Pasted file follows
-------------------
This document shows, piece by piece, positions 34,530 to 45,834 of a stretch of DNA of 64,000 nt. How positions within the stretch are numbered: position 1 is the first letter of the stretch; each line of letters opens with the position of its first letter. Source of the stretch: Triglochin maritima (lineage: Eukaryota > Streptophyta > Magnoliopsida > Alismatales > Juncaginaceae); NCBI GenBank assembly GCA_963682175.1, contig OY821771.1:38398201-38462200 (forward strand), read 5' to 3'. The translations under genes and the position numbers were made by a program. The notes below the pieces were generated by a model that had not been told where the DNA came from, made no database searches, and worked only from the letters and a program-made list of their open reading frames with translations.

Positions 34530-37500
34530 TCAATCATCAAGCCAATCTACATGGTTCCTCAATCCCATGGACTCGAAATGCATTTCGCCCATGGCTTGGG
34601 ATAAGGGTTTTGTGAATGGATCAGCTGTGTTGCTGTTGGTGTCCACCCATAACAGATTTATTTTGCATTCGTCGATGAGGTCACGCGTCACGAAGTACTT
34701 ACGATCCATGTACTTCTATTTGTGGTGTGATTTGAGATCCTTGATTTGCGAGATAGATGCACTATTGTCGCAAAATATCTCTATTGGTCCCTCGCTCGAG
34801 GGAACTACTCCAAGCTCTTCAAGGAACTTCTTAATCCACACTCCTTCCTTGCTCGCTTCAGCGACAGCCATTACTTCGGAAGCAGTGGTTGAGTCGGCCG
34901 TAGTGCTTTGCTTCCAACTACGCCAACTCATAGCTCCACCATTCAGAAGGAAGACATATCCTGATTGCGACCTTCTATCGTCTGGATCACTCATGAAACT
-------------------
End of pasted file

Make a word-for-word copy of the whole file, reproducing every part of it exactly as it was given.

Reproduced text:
This document shows, piece by piece, positions 34,530 to 45,834 of a stretch of DNA of 64,000 nt. How positions within the stretch are numbered: position 1 is the first letter of the stretch; each line of letters opens with the position of its first letter. Source of the stretch: Triglochin maritima (lineage: Eukaryota > Streptophyta > Magnoliopsida > Alismatales > Juncaginaceae); NCBI GenBank assembly GCA_963682175.1, contig OY821771.1:38398201-38462200 (forward strand), read 5' to 3'. The translations under genes and the position numbers were made by a program. The notes below the pieces were generated by a model that had not been told where the DNA came from, made no database searches, and worked only from the letters and a program-made list of their open reading frames with translations.

Positions 34530-37500
34530 TCAATCATCAAGCCAATCTACATGGTTCCTCAATCCCATGGACTCGAAATGCATTTCGCCCATGGCTTGGG
34601 ATAAGGGTTTTGTGAATGGATCAGCTGTGTTGCTGTTGGTGTCCACCCATAACAGATTTATTTTGCATTCGTCGATGAGGTCACGCGTCACGAAGTACTT
34701 ACGATCCATGTACTTCTATTTGTGGTGTGATTTGAGATCCTTGATTTGCGAGATAGATGCACTATTGTCGCAAAATATCTCTATTGGTCCCTCGCTCGAG
34801 GGAACTACTCCAAGCTCTTCAAGGAACTTCTTAATCCACACTCCTTCCTTGCTCGCTTCAGCGACAGCCATTACTTCGGAAGCAGTGGTTGAGTCGGCCG
34901 TAGTGCTTTGCTTCCAACTACGCCAACTCATAGCTCCACCATTCAGAAGGAAGACATATCCTGATTGCGACCTTCTATCGTCTGGATCACTCATGAAACT